• The aggregate gross assets of the issuer must not have exceeded $50 million (as determined under special rules) at any time from inception up to the time immediately after the issuance of stock to the applicable investor.
  • The corporation must submit any reports that the IRS requires. Currently, the IRS has not created any reporting requirements for QSBS issuers.
  • The issuer must use at least 80 percent (by value) of its assets in the active conduct of one or more qualified trades or businesses during substantially all of the applicable investor’s holding period. It should be noted that:
    • A number of types of businesses are expressly excluded from being “qualified trades or businesses.” For example, any trade or business involving the performance of services in the fields of health, law, engineering, consulting, financial services and certainmany other types of services business will not qualify. In addition, hotel and restaurant, oil and gas, banking or investment, farming and certain other types of businesses will not qualify. 
    • Research and start-up activities in connection with a future qualified trade or business generally may be treated as the active conduct of the qualified trade or business, regardless of whether these activities have generated any gross income.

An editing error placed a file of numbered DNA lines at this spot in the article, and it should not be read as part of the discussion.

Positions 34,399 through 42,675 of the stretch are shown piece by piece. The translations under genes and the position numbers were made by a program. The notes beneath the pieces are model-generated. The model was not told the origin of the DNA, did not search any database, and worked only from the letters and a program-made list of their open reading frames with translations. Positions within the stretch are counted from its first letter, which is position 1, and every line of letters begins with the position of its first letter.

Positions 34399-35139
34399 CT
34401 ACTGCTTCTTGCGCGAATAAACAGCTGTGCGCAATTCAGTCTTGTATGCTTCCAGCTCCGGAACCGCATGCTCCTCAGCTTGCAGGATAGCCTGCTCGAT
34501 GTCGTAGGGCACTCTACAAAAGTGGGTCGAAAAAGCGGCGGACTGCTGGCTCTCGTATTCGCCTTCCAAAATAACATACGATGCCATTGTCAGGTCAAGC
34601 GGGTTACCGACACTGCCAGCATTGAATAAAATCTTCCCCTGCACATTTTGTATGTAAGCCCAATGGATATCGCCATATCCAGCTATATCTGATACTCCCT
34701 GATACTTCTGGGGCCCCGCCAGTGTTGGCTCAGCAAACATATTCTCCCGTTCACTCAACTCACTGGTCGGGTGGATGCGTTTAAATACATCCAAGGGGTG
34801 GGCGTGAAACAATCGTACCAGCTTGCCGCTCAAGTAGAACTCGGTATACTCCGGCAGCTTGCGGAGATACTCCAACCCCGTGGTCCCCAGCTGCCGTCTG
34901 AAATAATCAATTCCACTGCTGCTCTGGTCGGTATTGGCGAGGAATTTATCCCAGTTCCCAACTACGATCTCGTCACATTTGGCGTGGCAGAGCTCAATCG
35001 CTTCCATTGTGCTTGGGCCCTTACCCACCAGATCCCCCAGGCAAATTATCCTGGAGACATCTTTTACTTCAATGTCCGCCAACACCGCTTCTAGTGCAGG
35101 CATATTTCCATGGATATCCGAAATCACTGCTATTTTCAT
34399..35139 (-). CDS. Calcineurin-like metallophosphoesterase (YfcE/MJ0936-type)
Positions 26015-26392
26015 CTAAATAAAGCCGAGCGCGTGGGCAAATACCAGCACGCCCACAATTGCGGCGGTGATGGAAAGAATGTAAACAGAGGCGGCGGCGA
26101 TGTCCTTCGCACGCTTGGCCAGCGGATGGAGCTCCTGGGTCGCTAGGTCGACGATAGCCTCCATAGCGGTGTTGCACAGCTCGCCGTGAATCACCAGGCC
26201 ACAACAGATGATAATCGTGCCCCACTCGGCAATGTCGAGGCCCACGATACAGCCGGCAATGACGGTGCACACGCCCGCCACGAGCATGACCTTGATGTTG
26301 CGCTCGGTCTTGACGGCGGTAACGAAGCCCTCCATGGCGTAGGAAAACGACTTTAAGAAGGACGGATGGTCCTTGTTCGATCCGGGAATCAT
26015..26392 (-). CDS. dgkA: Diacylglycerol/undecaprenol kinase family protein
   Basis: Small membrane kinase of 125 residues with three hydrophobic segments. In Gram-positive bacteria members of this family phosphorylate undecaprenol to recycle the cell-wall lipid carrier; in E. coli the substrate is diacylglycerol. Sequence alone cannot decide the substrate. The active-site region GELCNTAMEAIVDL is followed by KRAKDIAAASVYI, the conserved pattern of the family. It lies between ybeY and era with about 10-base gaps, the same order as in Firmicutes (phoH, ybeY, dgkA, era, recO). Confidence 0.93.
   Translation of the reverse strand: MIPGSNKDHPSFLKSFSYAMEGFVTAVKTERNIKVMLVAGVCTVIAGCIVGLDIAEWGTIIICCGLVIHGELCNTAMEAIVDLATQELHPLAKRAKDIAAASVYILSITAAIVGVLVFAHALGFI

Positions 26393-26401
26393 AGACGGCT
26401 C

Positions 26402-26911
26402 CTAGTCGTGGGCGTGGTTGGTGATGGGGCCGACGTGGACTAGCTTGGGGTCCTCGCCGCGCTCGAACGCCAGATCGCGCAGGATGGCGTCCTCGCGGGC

• For purposes of the 80 percent test, in addition to assets clearly used in the active conduct of a qualified business, the following assets also may be counted as used in the active conduct of the business: (1) assets held for working capital needs; and (2) assets held for investment that are reasonably expected to be used within two years to finance research and experimentation in a qualified trade or business or to finance increases in the corporation’s working capital needs. If a corporation has been in existence for at least two years, however, no more than 50 percent of the assets of the corporation will qualify as used in an active trade or business by reason of the rules described in (1) and (2).
    • There are limitations on the amount of portfolio stock and real estate that a corporation may hold and still be considered engaged in the active conduct of a qualified trade or business.
    • An otherwise eligible corporation that is licensed to operate as a “specialized small business investment company” (or SSBIC) under section 301(d) of the Small Business Investment Act of 1958 (as in effect on May 13, 1993) is deemed to satisfy the active business requirements.

Certain redemptions by the issuing corporation of its stock within two years (or one year, in some cases) before or after the issuance of stock may disqualify the issued stock from QSBS status.

This summary is intended to provide an overview of some of the key requirements for the temporary 100 percent exclusion from federal income taxation of gain from the sale of certain QSBS. If you would like to determine whether an issuance of your company’s stock could qualify for this temporary exclusion, please contact your counsel or one of the attorneys listed above.